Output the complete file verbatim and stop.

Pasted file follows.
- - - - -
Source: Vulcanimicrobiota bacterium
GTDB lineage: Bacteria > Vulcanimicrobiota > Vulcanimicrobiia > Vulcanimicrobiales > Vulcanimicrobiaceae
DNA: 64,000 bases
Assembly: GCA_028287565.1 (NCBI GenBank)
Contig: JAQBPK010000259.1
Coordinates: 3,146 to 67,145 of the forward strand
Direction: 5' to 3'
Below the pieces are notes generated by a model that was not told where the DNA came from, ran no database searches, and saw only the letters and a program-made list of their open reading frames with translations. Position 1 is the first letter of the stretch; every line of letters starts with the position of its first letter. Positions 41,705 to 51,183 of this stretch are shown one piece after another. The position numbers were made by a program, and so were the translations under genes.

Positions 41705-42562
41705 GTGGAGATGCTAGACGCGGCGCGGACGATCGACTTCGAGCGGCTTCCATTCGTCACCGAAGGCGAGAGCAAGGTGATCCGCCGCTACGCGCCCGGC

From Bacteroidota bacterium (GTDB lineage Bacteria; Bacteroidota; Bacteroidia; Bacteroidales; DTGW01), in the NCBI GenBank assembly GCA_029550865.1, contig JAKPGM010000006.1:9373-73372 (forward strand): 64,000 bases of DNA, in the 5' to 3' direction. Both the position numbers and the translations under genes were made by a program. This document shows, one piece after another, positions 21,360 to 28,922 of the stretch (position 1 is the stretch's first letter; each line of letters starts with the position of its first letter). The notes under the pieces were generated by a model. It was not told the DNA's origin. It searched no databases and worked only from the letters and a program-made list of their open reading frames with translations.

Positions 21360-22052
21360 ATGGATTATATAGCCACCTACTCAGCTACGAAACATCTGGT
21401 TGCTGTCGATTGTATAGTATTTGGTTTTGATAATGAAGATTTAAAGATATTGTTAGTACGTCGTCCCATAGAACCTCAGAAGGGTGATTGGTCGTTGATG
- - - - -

Source: Vulcanimicrobiota bacterium
GTDB lineage: Bacteria > Vulcanimicrobiota > Vulcanimicrobiia > Vulcanimicrobiales > Vulcanimicrobiaceae
DNA: 64,000 bases
Assembly: GCA_028287565.1 (NCBI GenBank)
Contig: JAQBPK010000259.1
Coordinates: 3,146 to 67,145 of the forward strand
Direction: 5' to 3'
Below the pieces are notes generated by a model that was not told where the DNA came from, ran no database searches, and saw only the letters and a program-made list of their open reading frames with translations. Position 1 is the first letter of the stretch; every line of letters starts with the position of its first letter. Positions 41,705 to 51,183 of this stretch are shown one piece after another. The position numbers were made by a program, and so were the translations under genes.

Positions 41705-42562
41705 GTGGAGATGCTAGACGCGGCGCGGACGATCGACTTCGAGCGGCTTCCATTCGTCACCGAAGGCGAGAGCAAGGTGATCCGCCGCTACGCGCCCGGC

From Bacteroidota bacterium (GTDB lineage Bacteria; Bacteroidota; Bacteroidia; Bacteroidales; DTGW01), in the NCBI GenBank assembly GCA_029550865.1, contig JAKPGM010000006.1:9373-73372 (forward strand): 64,000 bases of DNA, in the 5' to 3' direction. Both the position numbers and the translations under genes were made by a program. This document shows, one piece after another, positions 21,360 to 28,922 of the stretch (position 1 is the stretch's first letter; each line of letters starts with the position of its first letter). The notes under the pieces were generated by a model. It was not told the DNA's origin. It searched no databases and worked only from the letters and a program-made list of their open reading frames with translations.

Positions 21360-22052
21360 ATGGATTATATAGCCACCTACTCAGCTACGAAACATCTGGT
21401 TGCTGTCGATTGTATAGTATTTGGTTTTGATAATGAAGATTTAAAGATATTGTTAGTACGTCGTCCCATAGAACCTCAGAAGGGTGATTGGTCGTTGATG